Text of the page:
Our lazily named Best Book Club was intentional on the membership being Black and non-Black racialized women from African countries reading books by other Black and non-Black racialized African authors. There is something to be said about community, and being with others who have shared experiences is comforting, healing, and rejuvenating.

Community is central to my life and wellbeing. I grew up in Lagos, Nigeria surrounded by family, friends and members of my community. I always had people and this cemented the feelings and benefits of having a network around. Moving to Kingston in 2016 for work exposed me to the many challenges of making friends and creating community in adulthood, especially in a space lacking in representation of Black people and the ability gather, effortlessly. There are significant comforts and unsaid ways of being that come with being in spaces with other Black and brown folks that I have to let go of in my day-to-day life. In many instances, I have not felt like myself and I continue to yearn for, crave, and create those communities where I can just be.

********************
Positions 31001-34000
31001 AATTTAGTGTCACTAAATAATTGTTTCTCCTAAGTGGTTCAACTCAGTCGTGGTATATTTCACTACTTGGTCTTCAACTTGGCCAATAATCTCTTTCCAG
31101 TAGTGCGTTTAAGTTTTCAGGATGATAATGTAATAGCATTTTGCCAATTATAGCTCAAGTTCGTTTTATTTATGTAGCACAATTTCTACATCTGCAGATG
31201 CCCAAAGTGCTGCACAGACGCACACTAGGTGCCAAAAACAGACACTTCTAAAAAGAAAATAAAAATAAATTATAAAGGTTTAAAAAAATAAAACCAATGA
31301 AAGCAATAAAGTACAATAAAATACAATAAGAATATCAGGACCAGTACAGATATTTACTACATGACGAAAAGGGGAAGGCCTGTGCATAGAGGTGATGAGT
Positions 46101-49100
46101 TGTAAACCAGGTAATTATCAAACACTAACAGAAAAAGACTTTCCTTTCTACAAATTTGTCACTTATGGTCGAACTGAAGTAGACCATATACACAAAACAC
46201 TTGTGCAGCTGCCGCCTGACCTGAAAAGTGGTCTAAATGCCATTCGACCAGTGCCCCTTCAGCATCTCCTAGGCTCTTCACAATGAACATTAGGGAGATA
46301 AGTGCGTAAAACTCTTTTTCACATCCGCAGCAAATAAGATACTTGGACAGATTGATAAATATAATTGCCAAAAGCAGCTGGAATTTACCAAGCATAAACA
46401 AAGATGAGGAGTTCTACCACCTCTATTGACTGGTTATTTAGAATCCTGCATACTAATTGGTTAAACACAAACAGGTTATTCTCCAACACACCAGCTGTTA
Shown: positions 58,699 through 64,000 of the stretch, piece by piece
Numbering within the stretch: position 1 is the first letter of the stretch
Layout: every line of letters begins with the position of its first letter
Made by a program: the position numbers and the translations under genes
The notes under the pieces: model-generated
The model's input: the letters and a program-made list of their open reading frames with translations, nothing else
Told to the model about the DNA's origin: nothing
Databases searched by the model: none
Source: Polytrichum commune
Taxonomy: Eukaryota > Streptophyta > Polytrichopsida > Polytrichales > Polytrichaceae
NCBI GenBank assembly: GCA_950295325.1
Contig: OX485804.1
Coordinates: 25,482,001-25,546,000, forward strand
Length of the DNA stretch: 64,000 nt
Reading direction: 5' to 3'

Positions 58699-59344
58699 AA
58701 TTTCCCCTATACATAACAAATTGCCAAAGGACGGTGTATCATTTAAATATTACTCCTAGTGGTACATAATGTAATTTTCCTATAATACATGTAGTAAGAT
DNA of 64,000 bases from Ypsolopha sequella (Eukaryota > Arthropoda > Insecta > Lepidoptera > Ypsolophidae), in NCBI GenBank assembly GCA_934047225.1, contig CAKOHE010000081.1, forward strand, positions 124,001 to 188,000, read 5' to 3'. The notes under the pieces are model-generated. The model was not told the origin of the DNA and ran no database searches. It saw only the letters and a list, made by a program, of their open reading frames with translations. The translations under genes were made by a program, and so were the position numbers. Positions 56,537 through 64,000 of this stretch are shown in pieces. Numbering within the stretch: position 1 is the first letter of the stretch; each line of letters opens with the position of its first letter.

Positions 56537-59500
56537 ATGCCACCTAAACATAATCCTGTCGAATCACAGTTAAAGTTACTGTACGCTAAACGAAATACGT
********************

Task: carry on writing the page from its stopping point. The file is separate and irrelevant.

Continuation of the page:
This drew me to ponder the many ways in which members of marginalized groups create and maintain community, in-person and online. It is important to have a discussion around the need of spaces and communities that are centered around marginalized groups and especially dispel the notion that the creation of these spaces is sexist, racist, and exclusionary for members of the dominant culture(s).

 

Rethinking safe spaces 

Safe Space, a term that is used often at the start of events, workshops, and sessions is a call to action to ensure that everyone in that space feels safe, is not exposed to harm, and, hopefully, is protected if safety is not met. The concept of safe spaces is contested because, among other reasons, how can organizers really ensure safety. The uncertainty around guaranteeing a safe space can be attributed to the systems of oppression that exist within those spaces. A way to work towards what can be a safe space for members of marginalized groups is controlling for the representation of the systems of oppression in that space, among other things.